The American influential IT and telecom industry today sought intervention of the Obama Administration against what they alleged are "discriminatory" Indian policies, which they claimed has resulted in several hundred millions of dollars of losses in the last quarter.
"In discussions with our member companies, we have quantified the potential Q4 losses at several hundred million dollars, with billions of dollars of lost exports and sales at risk in 2014 if these requirements remain in place.
"If left in place, these policies could shut out US technology companies from a critical emerging market," Information Technology Industry Council said in a letter to Obama Administration.
The letter dated September 24 against India's "compulsory registration order" which goes into effect on October 3, has been jointly written to the US Commerce Secretary, Penny S Pritzker; the US Trade Representatives, Mike Froman, and the Caroline Atkinson, the Deputy National Security Advisor to the US President for International Economic Affairs.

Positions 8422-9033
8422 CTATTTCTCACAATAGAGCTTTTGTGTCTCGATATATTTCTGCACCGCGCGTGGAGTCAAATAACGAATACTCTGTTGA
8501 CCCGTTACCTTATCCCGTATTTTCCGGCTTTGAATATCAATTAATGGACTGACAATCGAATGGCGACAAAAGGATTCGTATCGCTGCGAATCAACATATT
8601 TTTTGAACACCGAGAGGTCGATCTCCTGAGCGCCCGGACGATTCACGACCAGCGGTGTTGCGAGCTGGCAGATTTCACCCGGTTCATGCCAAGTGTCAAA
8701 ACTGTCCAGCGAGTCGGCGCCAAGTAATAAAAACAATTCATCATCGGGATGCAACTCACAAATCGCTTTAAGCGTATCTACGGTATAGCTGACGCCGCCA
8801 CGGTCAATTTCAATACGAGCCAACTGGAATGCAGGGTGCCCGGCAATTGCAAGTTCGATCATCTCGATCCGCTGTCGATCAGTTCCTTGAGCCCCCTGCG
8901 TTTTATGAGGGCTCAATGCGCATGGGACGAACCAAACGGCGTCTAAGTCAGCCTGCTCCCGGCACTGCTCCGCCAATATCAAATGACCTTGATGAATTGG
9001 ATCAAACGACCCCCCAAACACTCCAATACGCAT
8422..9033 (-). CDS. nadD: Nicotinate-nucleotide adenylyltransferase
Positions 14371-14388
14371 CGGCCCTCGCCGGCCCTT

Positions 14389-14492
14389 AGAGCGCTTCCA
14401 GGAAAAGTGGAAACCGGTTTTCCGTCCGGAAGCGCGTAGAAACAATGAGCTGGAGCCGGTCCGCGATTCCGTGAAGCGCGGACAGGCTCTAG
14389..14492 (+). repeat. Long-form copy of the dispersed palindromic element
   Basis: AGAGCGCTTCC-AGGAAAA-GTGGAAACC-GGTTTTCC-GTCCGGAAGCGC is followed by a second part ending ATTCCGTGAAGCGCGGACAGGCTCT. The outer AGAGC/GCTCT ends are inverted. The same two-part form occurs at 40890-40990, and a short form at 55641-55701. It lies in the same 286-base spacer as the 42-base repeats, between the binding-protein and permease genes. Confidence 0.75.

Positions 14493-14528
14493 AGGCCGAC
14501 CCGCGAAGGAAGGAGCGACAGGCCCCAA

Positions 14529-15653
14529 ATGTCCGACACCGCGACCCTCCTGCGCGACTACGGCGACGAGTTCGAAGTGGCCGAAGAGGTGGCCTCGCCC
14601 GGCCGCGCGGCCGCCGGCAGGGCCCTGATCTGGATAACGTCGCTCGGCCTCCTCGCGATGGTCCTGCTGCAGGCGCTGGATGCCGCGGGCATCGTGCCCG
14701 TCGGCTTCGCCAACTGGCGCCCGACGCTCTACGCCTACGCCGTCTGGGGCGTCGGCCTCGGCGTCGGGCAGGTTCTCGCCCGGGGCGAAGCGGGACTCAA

Under the new "Compulsory Registration Order" issued last year by the Department of Electronics and Information Technology, the ITIC alleged new equipment cannot be imported into or sold in India after April 3, 2013, which now has been extended to October 3, unless it is tested and registered with Bureau of Indian Standards-approved testing labs in India.
"We urgently request that you raise this issue with senior Indian officials during the Prime Minister's visit to Washington. Specifically, we request US Government support in pressing for at least a six-month delay in the implementation date beyond October 3, creation of an exemption for Highly-Specialised Equipment, and the suspension of fines for noncompliance given the backlog at BIS and the continuing, good-faith efforts by companies to meet the testing and registration requirements," said the ITIC letter.
The letter alleged that there is every reason to believe this policy is deliberately designed to disadvantage foreign companies in favour of domestic Indian ICT manufacturers, and to compel companies to help build and finance testing labs in India and force the transfer of technology through reverse engineering.
The letter has been signed by Gary Shapiro, president and CEO of Consumer Electronics Association; Dean C Garfield, president and CEO of Information Technology Industry Council and Grant Seiffert, president, Telecommunications Industry Association.
In their letter they said, US industry has raised concerns repeatedly for the past year with the Indian officials, including the Prime Minister's Office.
Senior public officials have admitted that India lacks the testing